Anyone who knows me knows that I’ve been in a relationship for nearly the entirety of my college career. I was fortunate enough to meet someone very special during my first month of college, someone who just so happened to live on my freshman hall — yes, we committed the infamous “hall-cest.” Needless to say, throughout the past two years I’ve spent at the College of William and Mary, I haven’t taken part in the typical college hook up. However, for the sake of this column, let’s travel back to a far away time. It was the first week of college. I was a young, naive freshman living in Jefferson Hall. Guys and girls conveniently roomed on the same hall, separated only by a common kitchen space. Within the first couple of days, the girls and guys had gotten to know each other. Soon enough, friend groups began to solidify across the divide. Our Orientation Aides had warned us not to commit the dreaded “hall-cest,” but, of course, I brushed it off as meaningless advice that could never apply to me — ha, little did I know. Growing up, I’d always had a lot of guy friends. My closest best friends were three lovely ladies I’ve known since 6th grade, but the rest of my friends were guys. They were the ones I had classes with every day, the ones I sat next to at award ceremonies, the ones who drew penises on my notebooks, and the ones who fueled my competitiveness in everything we did. There was never any confusion as to the boundaries of those friendships, so for the most part, the interactions I had with persons of the male sex were all smooth sailing. College guys? A whole different story. What I thought was a hall filled with guys to replace my friends from back home turned out to be a boiling pot of sexual tension, confusing love triangles, and a whole lot of awkward encounters. Before you get your hopes up, I will not be delving into the intricate details of what happened with whom, how many times, whether there were multiple hookups in one night, or the length of these “flings.” Instead, I will simply tell you this: The “hook-up culture” of college is real. Most life lessons are most obvious when viewed in hindsight. It’s not until long after the event occurs that you wish you could go back in time and tell yourself the one word that would have saved you from humiliation and discomfort: “No.” So here’s the realization I came across quite early in my freshman year, although not quite early enough: In college, the “hook-up culture” creates an environment in which hookups are expected to happen. The friends I made on the guys’ side of my freshman hall would never be the same as my high school friends. College is a completely different playing field. I wasn’t just going to school with these guys; I was living with them. They weren’t just people I would see in passing in the hallways and sit next to in class. Never before had my interactions with guys been in such close proximity, sustained for as long, or occured so frequently. It was all so different, yet I kept telling myself the opposite: that I’d always had guy friends, and these weren’t any different. That’s where I went wrong. I hadn’t changed, but the atmosphere in which my friendships existed was vastly different. Remember when you were in middle school, and the second you were friendly with a person of the opposite sex, it meant you were a couple? And whether there were romantic feelings or not, those under question would always yell out in frustration: “Can’t we just be friends without everyone thinking we’re together?” Well, it turns out that not much has changed since those days. There were certain guys on my hall that I connected with, so I spent most of my time hanging out with them. I didn’t think much of it. Unfortunately, the same couldn’t be said for the guys in question. It was almost as if every guy I tried to befriend had different expectations. It’s one thing for two people to start as friends and to eventually fall in love, but it’s another to assume that just because a girl talks to you during the day and gets lunch with you, she wants to be in your bed later that night. If I saw a friend from my hall at a party, it was as if the familiarity instantly meant, “Let’s hook up.” Now, to be clear, I’m not saying this only applies to guys. Women can be just as sex-crazed as men. And it doesn’t even need to be sex. It could be the desperate desire to label whatever it is that’s going on between two people. The college “hook-up culture” can be a driving force behind decisions that ultimately end in regret and a handful of awkward silences, but if you can understand it and decide what you want out of it, take these years to embrace it. College only happens once. Mariana Debbe is a Behind Closed Doors columnist and recommends that boys and girls try and not mistake platonic friendship for romantic gestures.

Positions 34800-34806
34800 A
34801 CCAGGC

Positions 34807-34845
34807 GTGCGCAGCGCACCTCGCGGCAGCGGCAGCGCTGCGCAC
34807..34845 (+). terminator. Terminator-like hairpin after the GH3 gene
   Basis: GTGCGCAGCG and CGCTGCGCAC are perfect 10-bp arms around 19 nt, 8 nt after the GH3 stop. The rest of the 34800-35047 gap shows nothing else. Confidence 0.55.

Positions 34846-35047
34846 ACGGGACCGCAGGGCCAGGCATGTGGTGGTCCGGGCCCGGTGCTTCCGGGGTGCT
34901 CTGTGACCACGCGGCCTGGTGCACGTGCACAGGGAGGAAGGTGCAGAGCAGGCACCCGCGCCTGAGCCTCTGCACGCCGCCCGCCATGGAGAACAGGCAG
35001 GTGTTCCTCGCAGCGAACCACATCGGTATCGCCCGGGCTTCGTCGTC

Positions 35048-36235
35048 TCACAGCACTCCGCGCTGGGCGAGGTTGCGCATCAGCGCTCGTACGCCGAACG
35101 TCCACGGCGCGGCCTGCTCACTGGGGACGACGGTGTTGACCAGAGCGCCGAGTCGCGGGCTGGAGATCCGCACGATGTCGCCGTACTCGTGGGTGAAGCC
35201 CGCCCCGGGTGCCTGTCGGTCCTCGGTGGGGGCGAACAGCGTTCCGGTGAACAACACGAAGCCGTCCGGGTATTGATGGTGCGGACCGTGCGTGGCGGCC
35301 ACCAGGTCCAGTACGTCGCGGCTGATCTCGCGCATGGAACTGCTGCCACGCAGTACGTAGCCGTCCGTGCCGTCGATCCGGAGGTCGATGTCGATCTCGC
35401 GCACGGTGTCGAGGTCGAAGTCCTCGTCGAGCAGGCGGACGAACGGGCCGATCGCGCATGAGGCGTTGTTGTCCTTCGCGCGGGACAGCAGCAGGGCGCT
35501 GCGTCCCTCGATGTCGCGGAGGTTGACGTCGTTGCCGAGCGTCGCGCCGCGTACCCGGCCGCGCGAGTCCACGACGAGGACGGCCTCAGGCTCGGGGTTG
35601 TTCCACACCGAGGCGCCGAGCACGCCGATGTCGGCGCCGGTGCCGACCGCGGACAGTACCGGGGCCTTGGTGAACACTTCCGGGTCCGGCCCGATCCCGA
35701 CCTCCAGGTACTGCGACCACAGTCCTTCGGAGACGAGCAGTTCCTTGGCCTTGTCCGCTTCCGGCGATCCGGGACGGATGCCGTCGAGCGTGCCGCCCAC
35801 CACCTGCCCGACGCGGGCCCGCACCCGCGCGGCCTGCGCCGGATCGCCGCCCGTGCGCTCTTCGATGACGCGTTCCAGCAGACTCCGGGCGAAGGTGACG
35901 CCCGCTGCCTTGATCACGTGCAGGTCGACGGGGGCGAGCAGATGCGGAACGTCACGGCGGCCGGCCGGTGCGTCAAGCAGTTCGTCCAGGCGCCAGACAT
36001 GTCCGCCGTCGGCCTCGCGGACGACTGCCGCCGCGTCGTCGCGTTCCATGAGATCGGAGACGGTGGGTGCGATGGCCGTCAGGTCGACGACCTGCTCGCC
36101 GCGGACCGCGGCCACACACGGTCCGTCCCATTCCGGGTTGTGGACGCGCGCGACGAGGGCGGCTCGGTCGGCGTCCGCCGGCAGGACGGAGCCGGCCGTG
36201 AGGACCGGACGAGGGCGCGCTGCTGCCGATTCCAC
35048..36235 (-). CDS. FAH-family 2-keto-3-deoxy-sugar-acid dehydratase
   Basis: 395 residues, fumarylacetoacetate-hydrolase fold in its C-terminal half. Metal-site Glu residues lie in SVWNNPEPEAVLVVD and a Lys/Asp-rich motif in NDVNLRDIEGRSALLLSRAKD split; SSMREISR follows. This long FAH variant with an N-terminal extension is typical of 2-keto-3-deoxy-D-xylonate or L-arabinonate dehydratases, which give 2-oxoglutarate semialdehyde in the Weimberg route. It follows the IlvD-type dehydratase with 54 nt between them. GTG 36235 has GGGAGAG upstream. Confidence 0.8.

DoubleTake(s) Friday, September 27, 2013